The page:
F&M Stories

Aspiring Neuroscientist Tackles Cutting-Edge Research in Chicago

The Franklin & Marshall student experience doesn't stop when the academic year ends. From internships in Lancaster to travel around the world and research across the country, our students continued their quests for knowledge over the summer.

Senior Beta Cai, from Shanghai, is majoring in neuroscience at Franklin & Marshall. He spent his summer conducting biomedical research in the pharmacology department at the University of Illinois-Chicago.

How did you get interested in this particular field of research?

I did research on designing and constructing a FRET (Fluorescence Resonance Energy Transfer)-based Biosensor, and using it to study a specific enzyme's interactions in multiple contexts. (A biosensor can analyze biological samples; one example is a glucometer routinely monitoring someone's glucose level.) Initially, I became interested because I thought this technique could be useful in my future research as a neuroscientist: A FRET-based Biosensor is unlike anything I have worked with either in an F&M laboratory or other neuroscience labs. It is a relatively "young" technique, but very powerful in terms of studying the structural dynamics in cells. I look forward to examining a neuroscience pathway with FRET (or another) biosensor one day.

How did you find out about this opportunity?

Initially, I was looking for summer research opportunities on campus, but that was two weeks or so into the spring semester. This is quite late and I just couldn't find any untaken lab position that piqued my interest. (There is a lesson here — Don't be like me; apply early!). However, my effort was not in vain. Shout out to Dr. (Ryan) Lacy, associate professor of psychology, for sending me some resources on STEM research opportunities. Unfortunately, most summer programs on those platforms had expired by then (Again, apply early!). And for the programs that were left, some required applicants to be U.S. citizens. Fortunately, there was one program that checked every box — this one. In fact, this is the only program I applied to. I really put some effort into the application process, and I'd like to think I made a strong case. As a result, I made my way to Chicago.

What results did you hope to find with your research?

The plan was to design and construct a FRET-based Biosensor and use that to examine TBK1 interactions. TBK1 is a protein kinase important for immune response and regulation of apoptosis, which is the normal death of cells in an organism's development. However, I was short a few weeks due to a personal reason. Thus, I was still working on the construction process before the program ended. We tried one approach, but the sequencing result doesn't match what was expected, so modifications are to be made. Frankly, no one knows if the design would work on TBK1 in the first place. I hoped I had more time to experiment with the design, but at least my principal investigator agreed to keep me posted as the lab keeps on exploring the potential FRET expression generated by the Biosensor.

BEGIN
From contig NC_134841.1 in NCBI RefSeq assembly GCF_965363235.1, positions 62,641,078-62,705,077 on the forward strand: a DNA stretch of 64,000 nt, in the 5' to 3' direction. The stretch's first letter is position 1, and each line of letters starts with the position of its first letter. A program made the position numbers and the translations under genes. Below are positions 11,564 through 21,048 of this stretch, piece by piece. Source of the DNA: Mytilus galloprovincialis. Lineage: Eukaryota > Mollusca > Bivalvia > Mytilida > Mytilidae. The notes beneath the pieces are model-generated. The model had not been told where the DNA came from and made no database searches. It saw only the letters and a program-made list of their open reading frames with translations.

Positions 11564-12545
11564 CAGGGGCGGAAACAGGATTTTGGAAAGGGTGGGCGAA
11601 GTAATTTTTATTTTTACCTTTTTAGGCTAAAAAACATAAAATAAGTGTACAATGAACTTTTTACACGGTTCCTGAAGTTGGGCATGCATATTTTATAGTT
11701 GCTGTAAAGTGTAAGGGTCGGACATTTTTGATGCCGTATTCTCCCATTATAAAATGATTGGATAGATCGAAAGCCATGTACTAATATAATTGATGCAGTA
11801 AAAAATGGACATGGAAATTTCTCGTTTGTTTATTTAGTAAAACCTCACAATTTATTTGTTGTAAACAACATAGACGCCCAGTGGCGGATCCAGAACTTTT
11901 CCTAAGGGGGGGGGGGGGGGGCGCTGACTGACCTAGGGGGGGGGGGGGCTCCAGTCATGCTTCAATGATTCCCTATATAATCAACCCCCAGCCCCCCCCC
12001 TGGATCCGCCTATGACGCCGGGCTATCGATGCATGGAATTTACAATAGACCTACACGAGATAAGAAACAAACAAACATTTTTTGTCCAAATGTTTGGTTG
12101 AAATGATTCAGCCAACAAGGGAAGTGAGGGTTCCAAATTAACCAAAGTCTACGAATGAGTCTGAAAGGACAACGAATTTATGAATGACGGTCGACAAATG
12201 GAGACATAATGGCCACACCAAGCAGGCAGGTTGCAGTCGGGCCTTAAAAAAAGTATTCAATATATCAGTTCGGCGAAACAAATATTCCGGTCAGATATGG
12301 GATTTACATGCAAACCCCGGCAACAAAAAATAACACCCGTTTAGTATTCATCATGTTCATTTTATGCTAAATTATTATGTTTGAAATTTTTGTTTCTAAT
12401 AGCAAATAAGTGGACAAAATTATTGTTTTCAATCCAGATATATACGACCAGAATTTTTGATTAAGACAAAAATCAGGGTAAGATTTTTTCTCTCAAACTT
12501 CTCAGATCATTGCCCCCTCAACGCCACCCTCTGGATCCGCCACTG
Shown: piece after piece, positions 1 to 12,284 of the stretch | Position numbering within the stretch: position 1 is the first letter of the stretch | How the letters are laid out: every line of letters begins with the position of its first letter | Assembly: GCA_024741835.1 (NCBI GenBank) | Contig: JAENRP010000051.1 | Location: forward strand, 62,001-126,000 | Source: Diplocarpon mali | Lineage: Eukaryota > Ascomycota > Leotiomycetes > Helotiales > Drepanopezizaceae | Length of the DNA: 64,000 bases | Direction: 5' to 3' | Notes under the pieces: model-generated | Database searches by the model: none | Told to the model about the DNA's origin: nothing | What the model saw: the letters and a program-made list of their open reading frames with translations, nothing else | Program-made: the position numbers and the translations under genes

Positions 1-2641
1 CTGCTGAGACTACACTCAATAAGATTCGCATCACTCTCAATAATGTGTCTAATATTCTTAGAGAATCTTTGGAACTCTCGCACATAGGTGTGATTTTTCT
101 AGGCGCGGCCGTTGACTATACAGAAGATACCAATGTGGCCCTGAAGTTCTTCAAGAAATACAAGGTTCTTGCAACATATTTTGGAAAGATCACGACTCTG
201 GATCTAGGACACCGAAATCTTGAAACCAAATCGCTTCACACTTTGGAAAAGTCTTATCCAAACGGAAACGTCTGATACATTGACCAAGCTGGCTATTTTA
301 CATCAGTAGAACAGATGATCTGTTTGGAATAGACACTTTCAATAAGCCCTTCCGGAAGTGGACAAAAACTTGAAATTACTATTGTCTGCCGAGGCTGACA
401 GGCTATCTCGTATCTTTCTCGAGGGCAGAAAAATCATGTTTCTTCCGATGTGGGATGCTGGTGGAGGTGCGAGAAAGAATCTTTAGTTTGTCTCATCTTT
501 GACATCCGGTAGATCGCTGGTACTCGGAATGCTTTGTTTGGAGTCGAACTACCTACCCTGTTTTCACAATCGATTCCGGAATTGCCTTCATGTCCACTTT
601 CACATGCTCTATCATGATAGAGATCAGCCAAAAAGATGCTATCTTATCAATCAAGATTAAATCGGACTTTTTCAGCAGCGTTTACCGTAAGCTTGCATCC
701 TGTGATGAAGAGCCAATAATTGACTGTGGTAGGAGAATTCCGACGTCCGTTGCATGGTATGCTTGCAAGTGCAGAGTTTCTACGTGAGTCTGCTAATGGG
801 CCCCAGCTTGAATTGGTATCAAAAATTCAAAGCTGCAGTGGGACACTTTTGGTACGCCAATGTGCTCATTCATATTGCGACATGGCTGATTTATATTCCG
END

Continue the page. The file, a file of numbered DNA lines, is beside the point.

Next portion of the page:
How do you hope this experience prepares you for your senior year at F&M and your plans after graduation?

It will definitely benefit me when I work in future labs, either at F&M or in graduate school. Working with a biosensor is a cool approach. I also got to learn and review a lot of traditional biomolecular techniques when constructing the biosensor. After just a few days of this research, I could already feel the ways I was being pushed out of my comfort zone. I do plan to go on to earn a doctoral degree in biology-related topics, especially neuroscience.

What made you decide to attend Franklin & Marshall?

I remember in the admission process, my interviewer was very nice and it gave me a good impression of F&M, one that has been reinforced during my time here. Another reason is that I always wanted to go to a liberal arts college. That was a great call as I have really enjoyed the sense of connection at F&M. It has a very tight-knit community.

Had you ever been in Chicago before starting your research?

Nope. One of my professors says "It's like New York City, but less pretentious." It's also much less expensive than New York! Chicago is big and lively. It can be dangerous, so I usually stayed in neighborhoods around campus where it was much safer. Despite the city's reputation for crime and violence, I didn't witness anything of the sort. During my stay, I met some amazing people, both at work and in other areas of life. And I will tell you that the Chinatown has authentic Chinese foods. Now that I have returned to Lancaster, I already am missing Chicago's people and food!

Explore Neuroscience at F&M

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